An analysis of the first book found that the so-called romantic relationship between Christian and Ana was characterised by intimate partner violence. Using the US Centers for Disease Control and Prevention's definitions, researchers found that emotional abuse and sexual violence were pervasive throughout, noting that emotional abuse was present "in nearly every interaction". This was evidenced in stalking, such as tracking Ana's movements via phone and computer technology, limiting Ana's social involvement, intimidation and threats.
Researchers identified various instances of sexual violence, including Christian initiating sexual encounters while angry, ignoring Ana's boundaries and using threats and alcohol to compromise Ana's consent.
"No, please. I can't do this. Not now. I need some time. Please."
"Oh Ana, don't overthink this."
"No," I protest, trying to kick him off. He stops. "If you struggle, I'll tie your feet too. If you make a noise, Anastasia, I will gag you."
Despite this, Fifty Shades has become a global phenomenon, inspiring a range of merchandise including lingerie, wine, sex toys, hotel packages, hardware stores selling Fifty Shades packs including rope and duct tape, and even baby onesies emblazoned with handcuffs and the slogan "I pretend Christian Grey is my daddy."
So what happens when a film series of this magnitude frames domestic abuse and male violence against women as sexy and desirable? What message does it send to women and girls, and also to men and boys? Who benefits from widespread acceptance of the belief women and girls secretly want and enjoy sexual violence?
Of course, not everyone shares these concerns. In my work with campaigning movement Collective Shout: for a world free of sexploitation I've engaged with various fans of the books that argue Fifty Shades is merely a work of fiction and therefore has no influence. We addressed this and other common arguments on our website.
Alarmingly, many people who defended Fifty Shades and argued it had no impact on attitudes towards women or men's violence against women went on to spout various myths and misinformation about domestic violence, illustrating a profound lack of understanding about these issues. While these attitudes and beliefs already exist in the community they are powerfully reinforced in Fifty Shades.
Fifty Shades does not depict an abusive relationship, I've been told, because Christian never beats her (as if domestic abuse is limited to physical assault). Another argument I encountered was that if she didn't like it she would leave, again failing to understand the fear, power relations and complexity at play in domestic violence situations. Others still downplayed or defended Christian Grey's abusive behaviours, claiming his stalking and controlling tendencies were evidence of how much he loved her, excusable because he was a victim himself, or irrelevant because 'he changes in the end'.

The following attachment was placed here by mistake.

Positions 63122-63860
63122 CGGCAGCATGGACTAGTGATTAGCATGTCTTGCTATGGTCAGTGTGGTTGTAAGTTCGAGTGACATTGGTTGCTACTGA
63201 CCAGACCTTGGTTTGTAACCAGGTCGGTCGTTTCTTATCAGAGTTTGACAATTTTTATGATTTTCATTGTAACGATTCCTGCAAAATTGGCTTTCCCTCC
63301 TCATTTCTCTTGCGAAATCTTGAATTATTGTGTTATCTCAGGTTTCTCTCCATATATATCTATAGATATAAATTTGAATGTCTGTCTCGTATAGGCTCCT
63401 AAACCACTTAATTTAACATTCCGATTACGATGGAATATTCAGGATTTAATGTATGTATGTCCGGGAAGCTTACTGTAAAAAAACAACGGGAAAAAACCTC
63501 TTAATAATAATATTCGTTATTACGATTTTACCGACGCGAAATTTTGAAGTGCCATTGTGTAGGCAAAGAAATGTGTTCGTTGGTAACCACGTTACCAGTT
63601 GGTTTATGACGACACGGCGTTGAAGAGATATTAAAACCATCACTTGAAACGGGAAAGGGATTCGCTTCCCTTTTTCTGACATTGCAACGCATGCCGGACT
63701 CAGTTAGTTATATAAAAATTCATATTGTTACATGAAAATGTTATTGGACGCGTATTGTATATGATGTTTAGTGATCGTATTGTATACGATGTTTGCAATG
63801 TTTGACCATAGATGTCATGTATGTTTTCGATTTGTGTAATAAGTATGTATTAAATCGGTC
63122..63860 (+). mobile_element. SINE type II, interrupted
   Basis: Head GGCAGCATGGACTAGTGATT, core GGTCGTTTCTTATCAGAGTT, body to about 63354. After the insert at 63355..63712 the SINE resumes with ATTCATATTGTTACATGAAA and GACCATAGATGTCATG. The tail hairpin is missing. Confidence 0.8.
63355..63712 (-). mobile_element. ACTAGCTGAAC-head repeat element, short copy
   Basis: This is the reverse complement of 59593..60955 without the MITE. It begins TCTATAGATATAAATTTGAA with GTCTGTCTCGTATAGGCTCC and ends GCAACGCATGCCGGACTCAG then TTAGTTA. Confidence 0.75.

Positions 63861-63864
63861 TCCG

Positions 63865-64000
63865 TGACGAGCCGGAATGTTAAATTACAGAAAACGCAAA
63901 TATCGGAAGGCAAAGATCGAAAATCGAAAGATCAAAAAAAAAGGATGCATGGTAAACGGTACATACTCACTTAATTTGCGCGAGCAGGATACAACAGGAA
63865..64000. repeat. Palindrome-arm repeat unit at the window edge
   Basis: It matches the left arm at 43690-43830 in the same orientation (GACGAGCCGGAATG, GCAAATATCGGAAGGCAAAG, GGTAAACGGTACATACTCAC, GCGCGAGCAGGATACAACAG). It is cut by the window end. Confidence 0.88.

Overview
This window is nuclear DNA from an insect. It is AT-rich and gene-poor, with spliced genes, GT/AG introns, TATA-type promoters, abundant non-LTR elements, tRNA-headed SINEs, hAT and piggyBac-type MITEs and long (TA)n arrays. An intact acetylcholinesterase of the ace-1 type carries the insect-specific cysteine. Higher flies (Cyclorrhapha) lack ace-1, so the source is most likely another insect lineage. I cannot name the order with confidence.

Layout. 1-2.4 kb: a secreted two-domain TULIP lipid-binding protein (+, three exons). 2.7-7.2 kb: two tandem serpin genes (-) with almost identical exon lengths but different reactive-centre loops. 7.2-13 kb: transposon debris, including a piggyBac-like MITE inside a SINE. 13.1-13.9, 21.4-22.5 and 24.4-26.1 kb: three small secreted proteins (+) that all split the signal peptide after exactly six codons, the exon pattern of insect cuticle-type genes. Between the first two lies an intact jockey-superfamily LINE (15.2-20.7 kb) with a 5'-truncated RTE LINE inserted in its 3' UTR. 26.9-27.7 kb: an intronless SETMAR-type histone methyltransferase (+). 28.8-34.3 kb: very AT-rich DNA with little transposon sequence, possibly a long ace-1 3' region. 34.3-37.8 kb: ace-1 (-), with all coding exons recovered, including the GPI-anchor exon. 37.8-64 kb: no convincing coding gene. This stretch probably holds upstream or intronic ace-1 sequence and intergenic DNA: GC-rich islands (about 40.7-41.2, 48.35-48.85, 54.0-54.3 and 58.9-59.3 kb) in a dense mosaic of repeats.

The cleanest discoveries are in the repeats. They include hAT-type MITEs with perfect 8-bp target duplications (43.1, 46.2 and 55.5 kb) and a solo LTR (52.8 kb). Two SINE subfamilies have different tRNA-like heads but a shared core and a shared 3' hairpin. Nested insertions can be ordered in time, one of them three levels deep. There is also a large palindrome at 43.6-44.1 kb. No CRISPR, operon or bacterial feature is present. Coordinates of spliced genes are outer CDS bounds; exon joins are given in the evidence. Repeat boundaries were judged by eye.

In stark contrast to the Cinderella story where (spoiler alert) the abuser can change if his victim sticks around and loves him enough, the reality is that the violence tends to escalate over time. As author Gail Dines points out, "Battered women's shelters and graveyards are full of women who had the misfortune to meet a Christian Grey."
Women's groups around the world have come together calling for a boycott in response. Collective Shout, the London Abused Women's Centre, Culture Reframed and the National Centre on Sexual Exploitation have been joined by dozens of groups in an international campaign, Fifty Dollars Not Fifty Shades.
The campaign is calling for members of the public to boycott the film and donate fifty dollars (or another amount) to domestic violence organisations or women's refuges, because in the real world, that is where women like Ana end up. Supporters are encouraged to use the hash tags #50DollarsNot50Shades and #FiftyShadesIsAbuse to promote awareness of the giving campaign.
It is our hope that people will make a connection between a culture that sexualizes, excuses, tolerates and glorifies men's violence against women and real life violence against women. How many women's lives depend on it?
See Full Article here
Women should be able to speak out without facing rape threats
Collective Shout activist Talitha Stone has launched a petition calling on Twitter to add a report abuse button to tweets. Please sign and share widely.Read more
When you shout loud, the world listens
"Should the immigration department take Collective Shout’s latest campaign any further, future Tyler tours Down Under could become a whole lot trickier to arrange." - US Music industry magazine Billboard.com
After our call to action to stop pro-rape US rapper Tyler the Creator from performing in Australia we were inundated with messages of support. Our call to action was forwarded far and wide and shared on social media. The response was amazing. Men and women, young and old were taking action.
Has Tyler the Creator breached his Visa conditions?
Collective Shout has drawn the attention of Immigration Minister the Hon. Brendan O'Connor to a series of rape and other threats from fans of US rap artist Tyler the Creator. We believe these threats have been fuelled by the artist’s abuse of our actions online. We are asking the Minister to examine whether Tyler the Creator has violated the terms of his visa conditions. Our letter, written by Caitlin Roper our W.A coordinator, appears below:Read more